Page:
Lancaster Man Pleads Guilty to Charges of Sexually Abusing Children in a Kenyan Orphanage
PHILADELPHIA – United States Attorney William M. McSwain announced that Gregory Dow, 61, of Lancaster, PA entered a plea of guilty before United States District Court Judge Edward G. Smith on four counts of engaging in illicit sexual conduct with a minor in a foreign place, stemming from his operation of an orphanage in Kenya.
In early 2008, Dow and his family traveled from Lancaster County to the Republic of Kenya to start an orphanage. The orphanage, which came to be known as the Dow Family Children’s Home, was established in Bomet County, Kenya around April 2008. The defendant purported to be a Christian missionary who cared for these children and asked them to call him “Dad.” But instead of being a father figure, he preyed on their youth and vulnerability. The Dow Family Children’s Home remained in operation until September 2017, at which time Kenyan authorities suspected that Dow had sexually abused children in his care. Dow fled Kenya when the allegations came to light, returning to Lancaster County.
Acting on a tip, the Federal Bureau of Investigation (FBI) investigated the allegations and determined that Dow had sexually abused at least four teenage girls between October 2013 and September 2017. Two of the girls were as young as 11 years old when the abuse began. The defendant’s wife even transported the victims to a medical clinic to have birth control devices implanted into their arms so that Dow could perpetrate his crimes without fear of impregnating his victims. In July 2019, he was charged in a four count Indictment. Today, the defendant pleaded guilty to all counts.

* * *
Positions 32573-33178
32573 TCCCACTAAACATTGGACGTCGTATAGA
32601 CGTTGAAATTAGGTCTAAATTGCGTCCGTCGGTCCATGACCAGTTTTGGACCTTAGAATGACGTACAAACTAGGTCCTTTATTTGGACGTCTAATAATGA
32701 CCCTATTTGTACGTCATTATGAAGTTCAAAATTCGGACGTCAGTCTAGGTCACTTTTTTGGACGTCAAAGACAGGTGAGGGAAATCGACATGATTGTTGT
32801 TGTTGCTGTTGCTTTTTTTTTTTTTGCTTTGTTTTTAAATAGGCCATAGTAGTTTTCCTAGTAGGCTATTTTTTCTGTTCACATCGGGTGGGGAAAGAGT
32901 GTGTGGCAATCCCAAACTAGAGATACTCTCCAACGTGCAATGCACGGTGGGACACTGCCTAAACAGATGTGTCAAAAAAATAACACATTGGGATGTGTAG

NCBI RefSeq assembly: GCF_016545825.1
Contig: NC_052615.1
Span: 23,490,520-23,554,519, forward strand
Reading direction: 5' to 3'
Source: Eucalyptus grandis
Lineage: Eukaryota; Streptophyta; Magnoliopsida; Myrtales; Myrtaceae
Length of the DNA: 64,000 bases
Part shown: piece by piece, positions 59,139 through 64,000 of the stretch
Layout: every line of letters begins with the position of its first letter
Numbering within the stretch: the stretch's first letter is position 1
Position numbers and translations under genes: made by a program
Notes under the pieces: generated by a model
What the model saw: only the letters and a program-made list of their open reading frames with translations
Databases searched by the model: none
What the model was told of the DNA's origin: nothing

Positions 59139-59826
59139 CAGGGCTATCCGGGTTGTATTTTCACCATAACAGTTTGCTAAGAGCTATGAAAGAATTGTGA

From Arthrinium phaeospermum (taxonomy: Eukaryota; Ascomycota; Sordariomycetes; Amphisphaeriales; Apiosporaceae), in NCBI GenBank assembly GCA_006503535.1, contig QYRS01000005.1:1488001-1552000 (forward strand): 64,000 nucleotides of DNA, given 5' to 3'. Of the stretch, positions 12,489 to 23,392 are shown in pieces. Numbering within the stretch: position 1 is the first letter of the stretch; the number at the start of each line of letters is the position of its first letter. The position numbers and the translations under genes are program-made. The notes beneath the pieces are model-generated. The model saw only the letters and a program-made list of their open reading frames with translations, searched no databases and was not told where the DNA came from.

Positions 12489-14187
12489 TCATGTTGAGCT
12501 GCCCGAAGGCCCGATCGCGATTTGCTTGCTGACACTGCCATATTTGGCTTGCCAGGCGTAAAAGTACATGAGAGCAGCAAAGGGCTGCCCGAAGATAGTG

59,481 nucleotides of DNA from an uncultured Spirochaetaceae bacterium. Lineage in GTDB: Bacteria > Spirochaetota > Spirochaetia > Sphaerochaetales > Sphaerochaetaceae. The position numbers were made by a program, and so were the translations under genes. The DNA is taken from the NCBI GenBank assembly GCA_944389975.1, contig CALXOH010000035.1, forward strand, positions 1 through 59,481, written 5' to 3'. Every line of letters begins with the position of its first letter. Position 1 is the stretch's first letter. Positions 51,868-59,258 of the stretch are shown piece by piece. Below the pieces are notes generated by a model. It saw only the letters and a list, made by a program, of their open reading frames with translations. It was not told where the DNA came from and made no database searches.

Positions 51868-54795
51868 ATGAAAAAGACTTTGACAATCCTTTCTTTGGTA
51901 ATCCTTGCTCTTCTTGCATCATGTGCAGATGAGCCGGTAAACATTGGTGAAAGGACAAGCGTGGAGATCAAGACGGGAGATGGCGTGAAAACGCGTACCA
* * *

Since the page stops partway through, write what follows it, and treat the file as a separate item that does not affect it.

“Gregory Dow hid behind his supposed faith on the other side of the world, hoping no one in the U.S. would know or care about the children he abused. He was wrong,” said U.S. Attorney McSwain. “Holding those accountable who sexually abuse children, no matter where their crimes occur, will continue to be a top priority of my Office and the entire Department of Justice.”
This case was brought as part of Project Safe Childhood, a nationwide initiative to combat the growing epidemic of child sexual exploitation and abuse launched in May 2006 by the Department of Justice. Project Safe Childhood marshals federal, state, and local resources to better locate, apprehend, and prosecute individuals who exploit children via the Internet, as well as to identify and rescue victims. For more information about Project Safe Childhood, please visit www.justice.gov/psc.
The investigation was conducted by the FBI with assistance from Kenyan authorities, the Lancaster City Bureau of Police and the East Hempfield Township Police Department. The case is being prosecuted by Assistant United States Attorney Timothy Stengel of the Eastern District of Pennsylvania and Department of Justice Trial Attorneys Lauren Britsch and Lauren Kupersmith of the Child Exploitation and Obscenity Section (CEOS).